Gene expression using RNA-Seq technology During the July experiment, high-throughput sequencing was performed on C. finmarchicus females on days 2 and 5 of the experiment. A total of 18 RNA-Seq libraries (3 replicates × 3 treatments × 2 time points) were sequenced [24]. RNA-Seq reads were quality filtered (FASTX Toolkit, version 0.013; http://hannonlab.cshl.edu/fastx_toolkit/) by trimming the first nine and the last 29 bases, and followed by the elimination of low quality reads (cutoff “Phred” score = 20) as well as Illumina adapters. This resulted in the removal of an average of 34% of reads [24]; reads were then mapped to the C. finmarchicus reference transcriptome (96,090 contigs) [25] using the software Bowtie (version, 2.0.6) with a 2-nucleotide mismatch tolerance [32]. Identification of significant differences in expression in GST genes was performed using the BioConductor package edgeR [33]. As implemented by edgeR, each library was normalized using the Trimmed mean of M values (TMM) to reduce the differences between library size. Libraries were also normalized using the RPKM method (reads per kilobase of the transcript per million mapped reads); briefly for each gene, the summarized counts were divided by the length of the transcript and the total number of mapped reads in each library using a custom script written in Perl (www.perl.org). Differentially expressed GSTs were statistically identified using the Exact test, implemented by edgeR (parallel to Fisher’s Exact test), based on pairwise comparisons between the control and experimental treatments: CONTROL vs LD and CONTROL vs HD for each time point. In addition, controls at 2 and 5 days were compared statistically to determine whether GST expression changed during the experimental incubation. Transcripts were identified as differentially expressed using the Exact test (p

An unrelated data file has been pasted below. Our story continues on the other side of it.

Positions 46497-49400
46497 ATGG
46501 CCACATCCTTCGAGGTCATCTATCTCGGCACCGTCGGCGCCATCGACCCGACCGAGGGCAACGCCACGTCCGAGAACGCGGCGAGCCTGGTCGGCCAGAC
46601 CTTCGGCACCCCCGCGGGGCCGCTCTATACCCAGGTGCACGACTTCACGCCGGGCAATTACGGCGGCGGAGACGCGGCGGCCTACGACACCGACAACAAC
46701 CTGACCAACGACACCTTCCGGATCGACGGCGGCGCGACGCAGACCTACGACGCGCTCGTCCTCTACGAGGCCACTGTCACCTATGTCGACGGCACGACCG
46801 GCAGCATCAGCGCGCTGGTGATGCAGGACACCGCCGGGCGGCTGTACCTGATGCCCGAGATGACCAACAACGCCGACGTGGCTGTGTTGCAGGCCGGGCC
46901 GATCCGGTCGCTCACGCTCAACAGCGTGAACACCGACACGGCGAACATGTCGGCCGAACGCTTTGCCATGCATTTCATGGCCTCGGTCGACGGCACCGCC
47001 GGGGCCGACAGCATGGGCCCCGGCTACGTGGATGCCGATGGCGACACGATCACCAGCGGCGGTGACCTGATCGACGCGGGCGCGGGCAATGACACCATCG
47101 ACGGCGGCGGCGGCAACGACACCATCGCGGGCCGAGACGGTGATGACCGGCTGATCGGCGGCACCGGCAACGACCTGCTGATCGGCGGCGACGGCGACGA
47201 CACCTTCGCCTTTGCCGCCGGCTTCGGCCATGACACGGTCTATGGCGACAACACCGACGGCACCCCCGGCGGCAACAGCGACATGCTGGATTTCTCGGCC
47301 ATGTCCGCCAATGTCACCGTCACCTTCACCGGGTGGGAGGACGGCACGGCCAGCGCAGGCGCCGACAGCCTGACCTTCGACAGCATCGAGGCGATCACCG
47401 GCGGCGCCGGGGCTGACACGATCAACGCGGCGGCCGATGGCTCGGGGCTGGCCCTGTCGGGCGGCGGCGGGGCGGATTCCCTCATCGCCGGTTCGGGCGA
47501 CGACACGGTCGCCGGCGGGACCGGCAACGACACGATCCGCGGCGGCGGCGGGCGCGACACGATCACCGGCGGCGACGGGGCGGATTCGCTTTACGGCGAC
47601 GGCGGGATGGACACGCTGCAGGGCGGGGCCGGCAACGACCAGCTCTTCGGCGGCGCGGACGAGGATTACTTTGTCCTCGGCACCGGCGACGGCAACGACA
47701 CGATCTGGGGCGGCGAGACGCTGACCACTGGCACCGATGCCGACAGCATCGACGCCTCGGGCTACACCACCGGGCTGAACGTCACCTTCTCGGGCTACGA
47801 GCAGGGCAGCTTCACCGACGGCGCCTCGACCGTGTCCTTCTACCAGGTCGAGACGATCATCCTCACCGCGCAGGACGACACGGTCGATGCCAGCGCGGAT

Suggest Documents